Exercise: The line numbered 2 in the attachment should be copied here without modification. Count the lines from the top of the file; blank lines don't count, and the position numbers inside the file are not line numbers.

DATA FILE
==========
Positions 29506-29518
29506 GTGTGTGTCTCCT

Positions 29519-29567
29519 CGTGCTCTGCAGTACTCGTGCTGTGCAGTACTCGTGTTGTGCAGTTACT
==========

29506 GTGTGTGTCTCCT